The Elite had a chance to pick a legitimate star in Moala Tautuaa when they owned the first overall pick, which they inexplicably sent to Talk ‘N Text for Larry Rodriguez, who ended up with the Tropang Texters anyway.
Although they gained a veteran playmaker in Mike Cortez and stayed young with promising draft picks Art dela Cruz and Almond Vosotros, the Elite failed to compensate what they lost in Tautuaa.
Coach Tim Cone is simply tough to replace. The departure of the league’s most successful coach meant the Hotshots had to start from scratch and quickly adapt to a system instilled by rookie mentor Jason Webb.
It didn’t help that veteran Joe Devance jumped ship and joined Cone at the Gin Kings’ camp, leaving James Yap, Marc Pingris, PJ Simon, and Mark Barroca as the leaders of the squad.
The Hotshots tried to draft an impact rookie in Norbert Torres, who, however, has seemed to lacked the toughness to bang bodies inside.
A silver lining, though, is that Ian Sangalang has returned to form, while Alex Mallari and Justin Melton have thrived in Webb’s system.
The biggest loser this offseason. They made the most moves, yet wound up not improving their roster one bit.
Looking at the players they gave up: Joseph Yeo, Jake Pascual, Dylan Ababou, Carlo Lastimosa, and Rico Maierhoher versus the ones they got in return: Mac Baracael, Jervy Cruz, Prince Caperal, Mick Pennisi, Emman Monfort, Josh Urbiztondo, and Jens Knuttel, as well as a bunch of future picks, you’d readily know they lost in their transactions in the offseason.
Instead of building the gains from a solid Governors Cup conference, the Energy are bound for cellar in the Philippine Cup with their roster.
It’s going to be a long season for coach Koy Banal and his wards.
The Aces seem to follow the mantra “Why fix if it ain’t broke” as they hardly tinkered their roster and just re-signed their free agents to new deals.
The Aces have yet to see their first-round pick in Kevin Racal, who’s still with Letran in the NCAA, while other rookies Marion Magat, Jaypee Mendoza, and Abel Gallliguez have turned in passing grades in their performances in tune-up games.
Their biggest gain is the experience Calvin Abueva, Dondon Hontiveros, and Sonny Thoss, as well as Vic Manuel got from respective national team stints.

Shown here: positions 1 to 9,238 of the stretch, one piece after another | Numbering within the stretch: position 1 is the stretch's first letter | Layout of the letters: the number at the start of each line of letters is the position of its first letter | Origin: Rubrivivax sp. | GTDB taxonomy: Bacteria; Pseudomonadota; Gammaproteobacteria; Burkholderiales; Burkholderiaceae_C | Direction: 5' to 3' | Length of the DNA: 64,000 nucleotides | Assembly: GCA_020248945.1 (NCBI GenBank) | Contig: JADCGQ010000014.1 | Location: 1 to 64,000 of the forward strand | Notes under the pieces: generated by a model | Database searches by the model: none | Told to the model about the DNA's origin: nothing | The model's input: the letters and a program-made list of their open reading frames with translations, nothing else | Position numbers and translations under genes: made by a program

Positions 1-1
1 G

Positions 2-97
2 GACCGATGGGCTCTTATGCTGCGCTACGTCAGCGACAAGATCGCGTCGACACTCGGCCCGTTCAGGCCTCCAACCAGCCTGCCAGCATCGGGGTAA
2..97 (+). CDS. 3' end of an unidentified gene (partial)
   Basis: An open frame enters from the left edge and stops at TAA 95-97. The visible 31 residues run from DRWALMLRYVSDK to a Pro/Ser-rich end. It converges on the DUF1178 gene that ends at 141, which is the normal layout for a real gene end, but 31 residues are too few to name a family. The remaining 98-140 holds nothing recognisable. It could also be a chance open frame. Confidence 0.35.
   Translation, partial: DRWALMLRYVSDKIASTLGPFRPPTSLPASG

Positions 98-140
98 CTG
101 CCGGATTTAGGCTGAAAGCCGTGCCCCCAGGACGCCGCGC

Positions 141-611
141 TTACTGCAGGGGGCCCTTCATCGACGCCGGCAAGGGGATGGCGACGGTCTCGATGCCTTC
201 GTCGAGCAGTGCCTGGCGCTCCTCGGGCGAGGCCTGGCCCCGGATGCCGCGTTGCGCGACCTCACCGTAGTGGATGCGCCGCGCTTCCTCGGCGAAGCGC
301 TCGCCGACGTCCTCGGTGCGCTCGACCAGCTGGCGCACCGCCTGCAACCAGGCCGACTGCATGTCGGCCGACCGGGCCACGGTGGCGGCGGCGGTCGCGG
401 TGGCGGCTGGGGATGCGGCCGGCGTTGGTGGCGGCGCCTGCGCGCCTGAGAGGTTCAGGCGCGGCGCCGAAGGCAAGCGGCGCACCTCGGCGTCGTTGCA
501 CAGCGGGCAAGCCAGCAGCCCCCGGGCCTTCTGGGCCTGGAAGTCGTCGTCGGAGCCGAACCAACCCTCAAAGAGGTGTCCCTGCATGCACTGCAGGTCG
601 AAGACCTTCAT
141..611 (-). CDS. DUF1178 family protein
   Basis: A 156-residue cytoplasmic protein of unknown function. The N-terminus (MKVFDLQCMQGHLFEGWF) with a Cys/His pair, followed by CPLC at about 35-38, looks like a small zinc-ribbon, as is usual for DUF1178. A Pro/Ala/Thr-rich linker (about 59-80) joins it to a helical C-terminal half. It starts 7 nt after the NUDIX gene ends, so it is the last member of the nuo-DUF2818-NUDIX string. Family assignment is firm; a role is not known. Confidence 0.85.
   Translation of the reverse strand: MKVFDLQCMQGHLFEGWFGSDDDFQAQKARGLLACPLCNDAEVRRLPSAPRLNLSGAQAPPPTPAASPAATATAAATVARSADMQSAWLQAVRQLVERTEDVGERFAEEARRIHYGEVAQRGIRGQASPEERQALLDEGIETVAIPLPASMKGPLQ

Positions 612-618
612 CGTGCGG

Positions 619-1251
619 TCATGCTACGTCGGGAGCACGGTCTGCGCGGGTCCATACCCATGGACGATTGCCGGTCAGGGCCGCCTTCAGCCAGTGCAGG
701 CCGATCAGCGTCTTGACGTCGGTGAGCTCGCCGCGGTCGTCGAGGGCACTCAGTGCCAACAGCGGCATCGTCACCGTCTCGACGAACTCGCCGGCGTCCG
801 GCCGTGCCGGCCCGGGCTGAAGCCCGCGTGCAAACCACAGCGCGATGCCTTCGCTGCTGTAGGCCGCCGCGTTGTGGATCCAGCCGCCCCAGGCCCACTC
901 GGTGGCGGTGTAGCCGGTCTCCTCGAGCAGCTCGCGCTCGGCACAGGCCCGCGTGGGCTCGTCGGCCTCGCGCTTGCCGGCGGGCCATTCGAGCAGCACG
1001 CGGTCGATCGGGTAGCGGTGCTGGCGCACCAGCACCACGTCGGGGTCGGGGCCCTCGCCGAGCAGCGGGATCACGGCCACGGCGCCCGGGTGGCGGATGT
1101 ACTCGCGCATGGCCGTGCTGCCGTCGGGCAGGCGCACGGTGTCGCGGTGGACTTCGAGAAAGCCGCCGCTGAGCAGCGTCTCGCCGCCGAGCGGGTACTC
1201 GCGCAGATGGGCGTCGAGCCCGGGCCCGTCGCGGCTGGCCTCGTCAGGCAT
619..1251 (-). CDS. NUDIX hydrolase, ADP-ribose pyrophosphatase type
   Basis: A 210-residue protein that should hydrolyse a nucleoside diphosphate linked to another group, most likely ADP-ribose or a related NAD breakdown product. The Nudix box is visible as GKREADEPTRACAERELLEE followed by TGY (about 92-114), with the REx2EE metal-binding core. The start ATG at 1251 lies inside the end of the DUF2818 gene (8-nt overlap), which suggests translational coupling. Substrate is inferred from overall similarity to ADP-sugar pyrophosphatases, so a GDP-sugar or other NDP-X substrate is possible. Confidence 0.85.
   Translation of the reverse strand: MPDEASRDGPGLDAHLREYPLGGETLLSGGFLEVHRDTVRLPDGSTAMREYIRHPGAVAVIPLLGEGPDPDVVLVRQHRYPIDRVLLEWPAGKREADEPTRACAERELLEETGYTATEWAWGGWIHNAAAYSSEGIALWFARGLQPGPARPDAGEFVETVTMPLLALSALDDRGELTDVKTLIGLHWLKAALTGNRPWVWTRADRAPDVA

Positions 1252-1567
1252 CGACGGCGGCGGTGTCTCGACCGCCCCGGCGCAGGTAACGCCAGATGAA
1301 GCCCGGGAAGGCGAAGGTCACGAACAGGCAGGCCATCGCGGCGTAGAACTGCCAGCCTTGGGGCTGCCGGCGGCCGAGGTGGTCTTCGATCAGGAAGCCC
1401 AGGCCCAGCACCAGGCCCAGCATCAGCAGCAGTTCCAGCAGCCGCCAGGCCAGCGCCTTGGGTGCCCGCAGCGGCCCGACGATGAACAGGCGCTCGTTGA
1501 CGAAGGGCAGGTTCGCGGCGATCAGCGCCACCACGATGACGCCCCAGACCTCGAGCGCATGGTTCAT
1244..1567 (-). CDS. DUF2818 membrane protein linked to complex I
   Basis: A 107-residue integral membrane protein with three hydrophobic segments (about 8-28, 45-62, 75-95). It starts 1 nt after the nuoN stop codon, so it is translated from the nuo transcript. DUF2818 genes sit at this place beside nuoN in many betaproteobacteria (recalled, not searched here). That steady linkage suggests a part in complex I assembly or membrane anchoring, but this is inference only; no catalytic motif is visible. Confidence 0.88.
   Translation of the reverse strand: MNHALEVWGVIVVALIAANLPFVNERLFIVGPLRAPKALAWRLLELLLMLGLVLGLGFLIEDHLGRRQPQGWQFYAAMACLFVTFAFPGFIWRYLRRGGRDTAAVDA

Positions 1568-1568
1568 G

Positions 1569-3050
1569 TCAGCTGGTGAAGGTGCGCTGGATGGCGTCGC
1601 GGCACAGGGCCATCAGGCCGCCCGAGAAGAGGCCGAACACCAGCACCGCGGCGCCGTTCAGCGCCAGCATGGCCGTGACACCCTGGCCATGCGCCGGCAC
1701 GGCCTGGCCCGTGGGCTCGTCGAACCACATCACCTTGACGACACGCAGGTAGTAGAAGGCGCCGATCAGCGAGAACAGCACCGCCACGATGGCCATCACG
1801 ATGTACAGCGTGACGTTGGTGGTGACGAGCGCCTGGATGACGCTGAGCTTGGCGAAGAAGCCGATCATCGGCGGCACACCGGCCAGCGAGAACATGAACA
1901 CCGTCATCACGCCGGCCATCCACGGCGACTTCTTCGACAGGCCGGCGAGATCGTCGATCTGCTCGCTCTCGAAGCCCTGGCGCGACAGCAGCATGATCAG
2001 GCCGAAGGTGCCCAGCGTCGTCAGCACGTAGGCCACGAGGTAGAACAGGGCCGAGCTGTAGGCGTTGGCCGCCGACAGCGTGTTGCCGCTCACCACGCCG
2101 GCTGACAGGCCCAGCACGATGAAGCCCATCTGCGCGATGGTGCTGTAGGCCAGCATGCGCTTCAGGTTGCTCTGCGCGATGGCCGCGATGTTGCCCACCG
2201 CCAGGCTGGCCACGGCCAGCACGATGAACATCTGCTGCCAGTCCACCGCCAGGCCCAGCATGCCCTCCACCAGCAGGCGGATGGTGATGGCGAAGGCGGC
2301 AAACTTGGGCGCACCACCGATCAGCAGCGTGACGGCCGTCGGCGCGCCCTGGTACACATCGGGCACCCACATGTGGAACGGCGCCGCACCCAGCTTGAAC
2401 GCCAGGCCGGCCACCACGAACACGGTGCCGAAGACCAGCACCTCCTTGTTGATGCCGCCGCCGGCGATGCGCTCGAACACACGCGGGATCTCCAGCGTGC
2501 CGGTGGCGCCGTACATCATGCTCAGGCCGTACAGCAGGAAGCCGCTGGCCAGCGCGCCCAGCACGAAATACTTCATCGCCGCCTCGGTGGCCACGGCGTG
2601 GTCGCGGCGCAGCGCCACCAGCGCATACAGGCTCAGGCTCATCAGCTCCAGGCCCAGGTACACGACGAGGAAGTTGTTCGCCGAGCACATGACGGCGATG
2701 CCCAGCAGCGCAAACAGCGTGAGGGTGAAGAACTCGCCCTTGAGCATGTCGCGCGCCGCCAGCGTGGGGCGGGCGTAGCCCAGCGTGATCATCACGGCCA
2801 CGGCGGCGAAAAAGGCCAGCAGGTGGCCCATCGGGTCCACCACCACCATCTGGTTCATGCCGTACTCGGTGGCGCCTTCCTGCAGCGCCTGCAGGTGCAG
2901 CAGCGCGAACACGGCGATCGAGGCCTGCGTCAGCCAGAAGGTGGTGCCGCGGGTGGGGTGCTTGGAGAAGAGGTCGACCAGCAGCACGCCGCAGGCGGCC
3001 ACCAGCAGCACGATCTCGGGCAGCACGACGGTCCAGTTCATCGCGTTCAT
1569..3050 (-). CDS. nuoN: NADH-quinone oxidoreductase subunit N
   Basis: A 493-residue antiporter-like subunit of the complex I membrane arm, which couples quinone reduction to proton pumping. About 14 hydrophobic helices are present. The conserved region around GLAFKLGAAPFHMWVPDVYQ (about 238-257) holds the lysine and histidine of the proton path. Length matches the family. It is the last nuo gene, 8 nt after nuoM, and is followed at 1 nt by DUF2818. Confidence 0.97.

RAIN OR SHINE
Like Alaska, the Elasto Painters made little changes in their already loaded lineup.
They lost Jervy Cruz, but got another serviceable big man in exchange in Jewel Ponferrada.
The Painters, though, became taller and younger with the addition of rookie guards Maverick Ahanmisi and Don Trollano, who have so far not disappointed. Josan Nimes has started to learn the system as a spectator, but has yet to join as he’s still has a duty with Mapua.
They are so loaded they had the luxury to unload veterans Ryan Araña and Jonathan Uyloan.
As evidence of their strength and depth, the Painters blew out their opponents in tune-up games.
For a change, though, they embarked in training camps in Australia and Bahrain.
The Road Warriors gained two energetic combo forwards in Sean Anthony from a trade and rookie Glenn Khobuntin from the draft to compensate for the loss of Niño Canaleta and Aldrech Ramos.
Kevin Alas, Simon Enciso, and Garvo Lanete, for their part, give the Road Warriors’ backcourt a major boost.
But the squad, which was so-so in tune-up games, has yet to find a suitable sub for Asi Taulava, who has Enrico Villanueva as his main replacement.
The Enforcers actually made strides in the offseason, getting Niño Canaleta and Aldrech Ramos in exchange for lottery pick Troy Rosario. They also gained significant free-agent pickups in Paolo Hubalde and John Pinto as well as from the draft in Bradwyn Guinto.
But what made Mahindra a loser is being involved in a contract mess with Alex Nuyles that opened a can of worms, with other former Kia personalities airing their grievances against their former squad, revealing how the squad is poorly ran.
Nuyles recently said the contract “miscommunication” was over, claiming his contract was finally honored, although he was still excluded from the final lineup, relegated to a practice player.
Whether or not the episode is indeed already behind them remains to be seen.